Example 13. Using Hibernate Search to query the indexes after analysis was configured
// Not shown: get the entity manager and open a transaction
SearchSession searchSession = Search.getSearchSession( entityManager );

SearchQuery<Book> query = searchSession.search( Book.class )
        .asEntity()
        .predicate( factory -> factory.match()
                .onFields( "title", "authors.name" )
                .matching( "refactor" )
        )
        .toQuery();

SearchResult<Book> result = query.fetch();
// Not shown: commit the transaction and close the entity manager

1.9. What’s next

The above paragraphs helped you getting an overview of Hibernate Search. The next step after this tutorial is to get more familiar with the overall architecture of Hibernate Search (Architecture) and explore the basic features in more detail.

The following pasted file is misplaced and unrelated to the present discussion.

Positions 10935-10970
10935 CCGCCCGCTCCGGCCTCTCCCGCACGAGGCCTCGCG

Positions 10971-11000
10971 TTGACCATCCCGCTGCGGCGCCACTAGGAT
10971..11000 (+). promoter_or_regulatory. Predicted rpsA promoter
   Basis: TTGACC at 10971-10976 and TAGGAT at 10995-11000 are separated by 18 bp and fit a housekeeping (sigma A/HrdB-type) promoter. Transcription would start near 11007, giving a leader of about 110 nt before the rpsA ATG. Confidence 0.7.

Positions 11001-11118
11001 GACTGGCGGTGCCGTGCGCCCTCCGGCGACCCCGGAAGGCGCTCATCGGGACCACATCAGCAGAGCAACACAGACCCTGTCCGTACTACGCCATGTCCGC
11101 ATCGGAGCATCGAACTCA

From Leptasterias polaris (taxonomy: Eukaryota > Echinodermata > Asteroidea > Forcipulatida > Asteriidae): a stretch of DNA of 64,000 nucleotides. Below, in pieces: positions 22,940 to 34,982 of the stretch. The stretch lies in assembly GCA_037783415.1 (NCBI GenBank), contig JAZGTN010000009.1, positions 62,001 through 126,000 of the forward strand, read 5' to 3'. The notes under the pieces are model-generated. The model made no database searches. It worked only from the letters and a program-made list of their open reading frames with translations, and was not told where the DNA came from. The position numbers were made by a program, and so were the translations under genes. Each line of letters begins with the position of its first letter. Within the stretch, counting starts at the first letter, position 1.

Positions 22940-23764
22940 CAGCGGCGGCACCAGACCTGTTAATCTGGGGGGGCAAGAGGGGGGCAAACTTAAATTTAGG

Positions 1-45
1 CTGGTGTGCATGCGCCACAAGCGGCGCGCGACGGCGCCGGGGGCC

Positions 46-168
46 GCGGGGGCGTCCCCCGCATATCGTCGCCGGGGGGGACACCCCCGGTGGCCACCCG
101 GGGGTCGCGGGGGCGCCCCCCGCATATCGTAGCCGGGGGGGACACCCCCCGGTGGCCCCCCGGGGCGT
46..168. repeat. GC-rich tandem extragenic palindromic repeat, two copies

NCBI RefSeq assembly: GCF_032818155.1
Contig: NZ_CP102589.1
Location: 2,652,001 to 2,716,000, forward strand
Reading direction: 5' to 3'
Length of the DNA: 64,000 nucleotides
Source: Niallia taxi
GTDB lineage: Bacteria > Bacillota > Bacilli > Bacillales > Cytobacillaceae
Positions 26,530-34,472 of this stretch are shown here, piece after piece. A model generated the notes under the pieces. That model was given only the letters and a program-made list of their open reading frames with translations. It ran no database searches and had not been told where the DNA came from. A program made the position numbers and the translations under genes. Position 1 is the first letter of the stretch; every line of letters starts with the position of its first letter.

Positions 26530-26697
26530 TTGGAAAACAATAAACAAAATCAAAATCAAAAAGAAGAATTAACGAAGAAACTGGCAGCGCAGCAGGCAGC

Two topics which were only briefly touched in this tutorial were analysis configuration (Analysis) and bridges (Bridges). Both are important features required for more fine-grained indexing.

Other features that you will probably want to use include sorts and projections.

If you want to see an example project using Hibernate Search, you can also have a look at the "Library" showcase, a sample application using Hibernate Search in a Spring Boot environment.

2. Concepts

2.1. Full-text search

2.2. Mapping

2.3. Analysis

This section is currently incomplete. A decent introduction is included in the getting started guide: see Analysis.

For more information about how to configure analysis, see the documentation of each backend:

3. Architecture